KPA: Preparing Makes Perfect

Well, it happened. The first testing weekend. It felt like it came so much faster than I was expecting. That’s life for you, right? I was so worried about this workshop weekend, constantly anxious about how it was going to go. Luckily – spoiler alert – it went really well. Here’s a bit about how Paco and I prepared ourselves!
The Karen Pryor Academy assessment weekends are designed to be mostly practice, discussion and instruction on what we the students worked on in our first web unit. While inevitably there is an assessment to demonstrate how well we’ve mastered the covered topics, I discovered that the weekends are, as a whole, relaxed and laid back. This was a great discovery once the workshop started – but I hadn’t always known that it would be okay. In fact, like I mentioned, I was quite sure it would not be okay!
Our dogs are required to be crated during the weekend workshops. This means they are crated while they see us – their owners/handlers – walking around interacting with other people and dogs. We give them plenty of bathroom/stretching breaks, but it’s a long day for the dogs. Not many dogs are used to this kind of set up. I certainly had no idea how Paco would react. His owners crate him at night and when they’re not home, and I’d seen him interact nicely with other dogs briefly, but didn’t exactly have a way to replicate this exact environment to see how he’d handle it.

Like all my dog training situations, I tried to go into the weekend as prepared as possible with management tools ready. I made sure to be completely packed and organized the night before so I wouldn’t feel rushed at any point. This helped immensely. I am the type of person who needs to feel prepared, and I only feel prepared if my ducks are all in a row! Part of packing meant taking a trip to the Petco in my neighborhood to stock up on long-lasting chews and high value treats. The last thing I needed was for Paco to be uninterested in my treats when I needed him to focus, and I knew the chewables would help keep him occupied if he was upset about being in the crate.  $60 later, we were more than ready:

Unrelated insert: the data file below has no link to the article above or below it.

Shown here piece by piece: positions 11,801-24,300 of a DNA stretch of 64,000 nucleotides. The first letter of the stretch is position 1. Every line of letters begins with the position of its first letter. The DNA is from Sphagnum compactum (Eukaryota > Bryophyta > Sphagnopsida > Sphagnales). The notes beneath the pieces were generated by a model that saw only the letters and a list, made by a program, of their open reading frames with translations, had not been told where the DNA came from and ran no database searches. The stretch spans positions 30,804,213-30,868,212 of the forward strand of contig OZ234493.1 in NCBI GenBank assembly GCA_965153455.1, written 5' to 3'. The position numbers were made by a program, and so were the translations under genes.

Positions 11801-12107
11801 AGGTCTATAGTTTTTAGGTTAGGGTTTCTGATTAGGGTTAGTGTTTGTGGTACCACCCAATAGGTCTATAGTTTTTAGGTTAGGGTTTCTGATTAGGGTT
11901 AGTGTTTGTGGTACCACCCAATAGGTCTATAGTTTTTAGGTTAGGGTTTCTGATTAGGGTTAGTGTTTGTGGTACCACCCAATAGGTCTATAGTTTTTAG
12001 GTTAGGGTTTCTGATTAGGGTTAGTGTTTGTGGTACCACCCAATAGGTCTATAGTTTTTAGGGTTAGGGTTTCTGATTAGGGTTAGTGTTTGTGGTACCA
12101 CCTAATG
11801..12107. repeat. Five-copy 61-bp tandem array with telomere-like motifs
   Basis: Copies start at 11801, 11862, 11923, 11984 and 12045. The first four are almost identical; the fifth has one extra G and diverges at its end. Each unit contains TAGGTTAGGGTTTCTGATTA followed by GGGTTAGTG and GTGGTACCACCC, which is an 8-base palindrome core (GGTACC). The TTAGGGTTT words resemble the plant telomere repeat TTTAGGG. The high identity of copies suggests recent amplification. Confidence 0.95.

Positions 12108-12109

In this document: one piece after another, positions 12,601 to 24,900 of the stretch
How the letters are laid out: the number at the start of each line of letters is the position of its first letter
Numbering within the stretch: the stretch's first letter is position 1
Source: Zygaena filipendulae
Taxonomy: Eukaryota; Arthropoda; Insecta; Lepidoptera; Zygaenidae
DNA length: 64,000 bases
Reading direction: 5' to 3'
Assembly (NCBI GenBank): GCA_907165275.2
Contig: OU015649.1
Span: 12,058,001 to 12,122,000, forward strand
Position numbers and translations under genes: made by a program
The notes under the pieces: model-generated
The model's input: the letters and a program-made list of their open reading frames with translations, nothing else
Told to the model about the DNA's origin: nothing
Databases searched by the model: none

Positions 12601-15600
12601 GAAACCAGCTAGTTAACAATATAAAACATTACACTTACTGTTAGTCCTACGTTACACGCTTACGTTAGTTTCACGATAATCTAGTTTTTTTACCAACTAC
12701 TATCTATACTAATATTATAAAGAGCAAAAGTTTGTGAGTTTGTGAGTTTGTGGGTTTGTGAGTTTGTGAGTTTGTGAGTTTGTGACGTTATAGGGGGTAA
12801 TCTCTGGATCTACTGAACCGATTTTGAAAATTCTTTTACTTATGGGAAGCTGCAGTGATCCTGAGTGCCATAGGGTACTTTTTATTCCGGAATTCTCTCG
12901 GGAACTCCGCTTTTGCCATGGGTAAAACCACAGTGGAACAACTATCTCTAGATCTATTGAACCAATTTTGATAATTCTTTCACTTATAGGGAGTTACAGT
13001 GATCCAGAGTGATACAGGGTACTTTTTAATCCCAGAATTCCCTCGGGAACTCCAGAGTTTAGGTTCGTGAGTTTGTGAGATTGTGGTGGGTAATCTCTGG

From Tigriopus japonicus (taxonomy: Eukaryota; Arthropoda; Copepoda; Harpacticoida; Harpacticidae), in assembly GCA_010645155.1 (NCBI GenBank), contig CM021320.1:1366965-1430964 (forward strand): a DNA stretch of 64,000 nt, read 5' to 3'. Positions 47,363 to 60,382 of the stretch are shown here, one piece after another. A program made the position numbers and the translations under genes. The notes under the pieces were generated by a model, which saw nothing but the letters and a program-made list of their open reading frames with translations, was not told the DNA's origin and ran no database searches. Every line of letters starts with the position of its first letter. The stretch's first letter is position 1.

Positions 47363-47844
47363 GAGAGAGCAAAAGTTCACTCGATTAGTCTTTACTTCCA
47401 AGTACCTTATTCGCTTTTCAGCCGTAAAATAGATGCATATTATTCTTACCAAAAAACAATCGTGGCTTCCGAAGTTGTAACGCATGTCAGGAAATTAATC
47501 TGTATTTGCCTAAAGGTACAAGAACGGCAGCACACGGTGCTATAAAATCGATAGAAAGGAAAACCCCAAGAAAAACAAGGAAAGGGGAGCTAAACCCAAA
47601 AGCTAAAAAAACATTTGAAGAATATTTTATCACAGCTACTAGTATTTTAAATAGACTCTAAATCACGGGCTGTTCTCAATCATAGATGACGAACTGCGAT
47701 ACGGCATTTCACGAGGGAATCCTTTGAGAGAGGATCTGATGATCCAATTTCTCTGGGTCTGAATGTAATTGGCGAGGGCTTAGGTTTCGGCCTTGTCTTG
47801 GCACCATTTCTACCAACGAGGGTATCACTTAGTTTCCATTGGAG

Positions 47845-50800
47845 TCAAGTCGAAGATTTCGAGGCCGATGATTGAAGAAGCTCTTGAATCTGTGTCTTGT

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We arrived early Saturday morning so I could give Paco time to take in his surroundings. He did wonderfully with the other dogs that morning, and cautiously went into his crate as I tucked him in to begin listening to instruction. I was so nervous. Every little whine he made would cause my stomach to flop because I anxiously anticipated it being followed by a howl or other disruptive vocalizations. Everyone else’s dogs were being perfect. Would Paco be the problem child of the class? It still was unclear.

Two hours, a half-a-dozen harsh barks and lots of “please let this work” attention-withholding moments later, Paco was happily gnawing on his bully stick.  He seemed to have given up on throwing a fit to get out of his crate. We both breathed a sigh of relief, him seemingly thinking, “Oh, okay – you’re not going far. I can chill here and chew on this delicious bully stick without my world ending,” and me thinking, “You’re not going to lose your mind and disrupt class if I move two feet away from your crate. Whew.” He continued for the entire two days like that: a perfect angel.

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I am lucky that he adjusted so well to the novel environment, but I know he wouldn’t have had as easy of a time if I hadn’t made sure to prepare myself so well. Folks forget how vital some simple management can be. For Paco and I, it ended up being the difference between a successful weekend and a disaster weekend. Thank goodness for bully sticks and hoof chews!

Next week I’ll tell you more about the content we’re learning about and spending lots of time practicing. Let’s just say Paco’s new nickname is “Mr. Shaper.” Stay tuned!

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